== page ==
Cancer Death Rates Cease Decline
< Apr. 23, 2008 > -- Declining cancer death rates in the US appear to have halted, according to a new annual report from the American Cancer Society (ACS).
The report, Cancer Prevention & Early Detection Facts and Figures 2008 (CPED), points out that drops in smoking appear to have leveled off and that mammography rates have been stable or slightly declining since 2000 after increasing for more than a decade.
"We've run into plateaus in terms of people smoking and getting necessary screening. The next big barrier is the obesity epidemic," says Dr. Jay Brooks, chairman of hematology/oncology at Ochsner Health System in Baton Rouge, La.
Nevertheless, Dr. Brooks stresses, the progress already made is substantial. "When you step back and think about where we've come in this country, it's phenomenal," he says.
"The report is a tremendous example of the work that's been done over the past 20 years in showing that the efforts to reduce smoking and increase screening have been tremendous in terms of decreasing death rates from cancer," he continues.
CPED, published annually since 1992, is the most comprehensive annual report on factors that affect cancer risk, including behavior and early detection. It details the challenges and opportunities in preventing cancer and cancer death, and outlines lifestyle changes and medical care changes that have the potential to prevent about half of cancer deaths.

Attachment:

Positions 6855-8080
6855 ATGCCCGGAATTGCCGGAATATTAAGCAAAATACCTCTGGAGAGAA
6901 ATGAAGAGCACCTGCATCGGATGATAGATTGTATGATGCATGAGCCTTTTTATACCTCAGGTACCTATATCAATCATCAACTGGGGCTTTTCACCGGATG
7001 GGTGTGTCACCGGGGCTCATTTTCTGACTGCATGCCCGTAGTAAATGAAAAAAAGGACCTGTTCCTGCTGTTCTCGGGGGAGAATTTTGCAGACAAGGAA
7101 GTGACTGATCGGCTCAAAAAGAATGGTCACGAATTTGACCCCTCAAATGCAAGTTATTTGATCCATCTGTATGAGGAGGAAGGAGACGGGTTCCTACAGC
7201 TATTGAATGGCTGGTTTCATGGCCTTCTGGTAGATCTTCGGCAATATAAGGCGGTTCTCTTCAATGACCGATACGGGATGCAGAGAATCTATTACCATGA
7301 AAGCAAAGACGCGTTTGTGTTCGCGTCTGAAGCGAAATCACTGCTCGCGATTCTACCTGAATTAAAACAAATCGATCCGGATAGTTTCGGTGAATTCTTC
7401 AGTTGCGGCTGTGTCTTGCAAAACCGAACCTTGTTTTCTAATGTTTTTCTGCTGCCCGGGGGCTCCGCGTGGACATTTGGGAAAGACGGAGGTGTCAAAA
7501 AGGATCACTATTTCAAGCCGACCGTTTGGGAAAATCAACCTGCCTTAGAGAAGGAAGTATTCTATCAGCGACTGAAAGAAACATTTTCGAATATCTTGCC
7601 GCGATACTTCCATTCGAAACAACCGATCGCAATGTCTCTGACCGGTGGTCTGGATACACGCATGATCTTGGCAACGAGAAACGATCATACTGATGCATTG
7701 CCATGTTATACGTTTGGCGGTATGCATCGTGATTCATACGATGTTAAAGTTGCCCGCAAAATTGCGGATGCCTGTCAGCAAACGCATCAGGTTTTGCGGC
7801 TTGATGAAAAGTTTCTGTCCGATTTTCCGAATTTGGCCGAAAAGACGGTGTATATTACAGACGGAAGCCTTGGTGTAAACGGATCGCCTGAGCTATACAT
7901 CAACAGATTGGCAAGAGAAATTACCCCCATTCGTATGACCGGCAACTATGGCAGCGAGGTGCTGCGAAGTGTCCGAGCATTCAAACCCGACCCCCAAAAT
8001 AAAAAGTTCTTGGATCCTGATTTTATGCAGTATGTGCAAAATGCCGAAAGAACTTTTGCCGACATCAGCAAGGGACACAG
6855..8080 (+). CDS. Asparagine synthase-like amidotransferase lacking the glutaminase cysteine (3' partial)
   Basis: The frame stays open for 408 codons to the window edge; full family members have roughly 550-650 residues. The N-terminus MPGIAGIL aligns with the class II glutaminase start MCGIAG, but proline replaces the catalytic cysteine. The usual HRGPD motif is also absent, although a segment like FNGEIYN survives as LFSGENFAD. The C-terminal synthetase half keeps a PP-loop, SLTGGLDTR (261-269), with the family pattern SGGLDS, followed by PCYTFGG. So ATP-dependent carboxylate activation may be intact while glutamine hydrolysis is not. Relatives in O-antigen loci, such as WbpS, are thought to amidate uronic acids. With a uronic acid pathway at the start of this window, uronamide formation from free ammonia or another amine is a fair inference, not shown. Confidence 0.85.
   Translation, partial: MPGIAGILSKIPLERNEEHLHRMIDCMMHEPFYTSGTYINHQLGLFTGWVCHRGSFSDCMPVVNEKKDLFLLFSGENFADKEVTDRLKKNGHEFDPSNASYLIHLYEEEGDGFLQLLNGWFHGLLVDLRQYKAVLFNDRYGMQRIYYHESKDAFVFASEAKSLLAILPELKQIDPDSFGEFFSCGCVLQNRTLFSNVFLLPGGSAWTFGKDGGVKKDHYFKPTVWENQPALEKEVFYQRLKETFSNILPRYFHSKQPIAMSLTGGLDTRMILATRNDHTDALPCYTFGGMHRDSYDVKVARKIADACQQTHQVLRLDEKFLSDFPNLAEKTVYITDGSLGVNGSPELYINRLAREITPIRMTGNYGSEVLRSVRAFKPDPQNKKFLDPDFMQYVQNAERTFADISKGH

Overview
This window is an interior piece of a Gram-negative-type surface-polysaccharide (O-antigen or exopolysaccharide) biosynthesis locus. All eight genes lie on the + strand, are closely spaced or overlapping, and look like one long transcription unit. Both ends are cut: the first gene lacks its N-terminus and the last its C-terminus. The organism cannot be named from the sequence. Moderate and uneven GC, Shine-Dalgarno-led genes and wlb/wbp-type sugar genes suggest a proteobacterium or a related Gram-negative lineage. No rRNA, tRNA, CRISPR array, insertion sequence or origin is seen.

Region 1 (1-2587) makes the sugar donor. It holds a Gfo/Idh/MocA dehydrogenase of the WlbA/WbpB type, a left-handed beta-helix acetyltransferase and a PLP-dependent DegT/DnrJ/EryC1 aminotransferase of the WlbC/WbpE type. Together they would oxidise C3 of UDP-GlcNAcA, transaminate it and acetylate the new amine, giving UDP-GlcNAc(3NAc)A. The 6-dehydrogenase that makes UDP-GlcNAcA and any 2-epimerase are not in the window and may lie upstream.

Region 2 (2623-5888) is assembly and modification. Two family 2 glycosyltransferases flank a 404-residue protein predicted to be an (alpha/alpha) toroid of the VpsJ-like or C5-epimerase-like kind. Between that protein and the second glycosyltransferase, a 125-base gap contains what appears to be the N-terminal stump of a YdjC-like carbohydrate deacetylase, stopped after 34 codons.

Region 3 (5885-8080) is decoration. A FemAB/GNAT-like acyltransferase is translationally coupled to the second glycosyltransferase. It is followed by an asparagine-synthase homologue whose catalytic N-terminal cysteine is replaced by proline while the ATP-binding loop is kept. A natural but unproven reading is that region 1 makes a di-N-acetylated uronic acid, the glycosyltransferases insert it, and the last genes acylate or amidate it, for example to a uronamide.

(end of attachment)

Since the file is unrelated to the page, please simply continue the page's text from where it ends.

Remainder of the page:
Some findings from the report include:
About 40 percent of the reduction in cancer deaths in males between 1991 and 2003 can be attributed to declines in smoking that have taken place over the last century. But efforts have stalled: Almost 24 percent of men and 18 percent of women smoke, a rate that has remained unchanged for the past two years.
The percentage of high school students who smoke (currently 23 percent) has also leveled off since 2005.